Telling a poorly performing employee who spends a lot of time on their phone to keep their phone out of sight at work is a reasonable requirement, and doesn’t depend on knowing why they’re on the phone. Same with extra close monitoring an employee who has been doing badly. Applying either of those to someone specifically because they have ADHD, when it’s not linked to productivity, would be discrimination. So could requiring it of the OP, but letting other employees with similar productivity use their phones.

      If there’s a medical reason for exemption from something, then that needs to be negotiated as part of accommodation. For example – say the general rule was that employees couldn’t use their cellphones during work hours, but an employee needed an app to monitor their blood sugar.

  18. RC Rascal*

    There is good advice here, but I do have this to add:

    Do you feel that any of this is personally driven and is about your personality and not your performance? I have seen situations like this where it comes down to the manager personally dislikes the employee. Sometimes it starts as a performance issue but if it turns personal there is absolutely no way back.

    Regarding the avoidance: Is this coming from you or is it in any way mutual? I have seen managers avoid employee issues and then blame the employee. Sometimes the dynamic is such the manager is such a giant ass when the employee does try to work with them, that the employee avoids them. Then the manager makes an issue of employee avoidance. Sometimes the manager actively avoids the employee, cancels meetings, etc. and then claims the employee doesn’t communicate with them.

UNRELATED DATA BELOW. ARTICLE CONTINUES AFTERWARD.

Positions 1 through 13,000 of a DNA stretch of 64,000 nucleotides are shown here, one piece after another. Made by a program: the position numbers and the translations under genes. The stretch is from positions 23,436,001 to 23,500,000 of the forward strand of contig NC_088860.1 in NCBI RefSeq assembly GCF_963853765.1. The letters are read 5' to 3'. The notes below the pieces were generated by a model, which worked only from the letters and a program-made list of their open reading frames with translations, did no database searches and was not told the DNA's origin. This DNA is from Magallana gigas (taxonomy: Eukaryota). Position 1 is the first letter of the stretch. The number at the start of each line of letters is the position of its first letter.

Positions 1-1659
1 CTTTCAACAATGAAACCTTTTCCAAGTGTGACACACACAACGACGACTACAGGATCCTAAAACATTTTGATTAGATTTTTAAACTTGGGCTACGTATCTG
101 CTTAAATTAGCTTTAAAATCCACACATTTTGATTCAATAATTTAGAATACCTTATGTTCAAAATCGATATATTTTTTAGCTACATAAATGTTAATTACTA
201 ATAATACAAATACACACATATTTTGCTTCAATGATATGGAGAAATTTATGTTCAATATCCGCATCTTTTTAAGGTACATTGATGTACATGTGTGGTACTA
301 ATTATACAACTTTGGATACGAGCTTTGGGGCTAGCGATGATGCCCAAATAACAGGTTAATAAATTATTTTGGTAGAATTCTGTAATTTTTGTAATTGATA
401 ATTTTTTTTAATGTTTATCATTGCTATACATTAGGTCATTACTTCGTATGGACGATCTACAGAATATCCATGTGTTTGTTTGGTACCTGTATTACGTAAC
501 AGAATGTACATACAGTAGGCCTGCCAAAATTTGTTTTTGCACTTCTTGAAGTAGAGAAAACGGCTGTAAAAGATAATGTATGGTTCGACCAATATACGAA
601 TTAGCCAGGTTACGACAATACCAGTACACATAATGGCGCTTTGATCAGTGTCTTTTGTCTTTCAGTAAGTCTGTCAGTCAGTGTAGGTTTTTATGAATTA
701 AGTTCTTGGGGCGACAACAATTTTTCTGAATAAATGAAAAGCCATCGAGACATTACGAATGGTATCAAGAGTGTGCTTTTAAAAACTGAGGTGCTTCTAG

If either of these is the case you cannot fix this. That said, it is possible to stay in a holding pattern with a boss who hates y0u, or avoids you, for some time. You just need to be aware this is what you are dealing with not delude yourself that you can make it better.

    1. Something Something Whomp Whomp*

      +1. The thing that might hurt OP’s case is that some (many?) people are probably more likely to interpret the behaviours associated with poorly-treated adult ADHD as a character issue rather than a disability. If their manager is conflating their mental health challenges with stable personality traits, the issue kind of becomes about personality at that point. I’m not justifying that, it’s just that it’s difficult to avoid.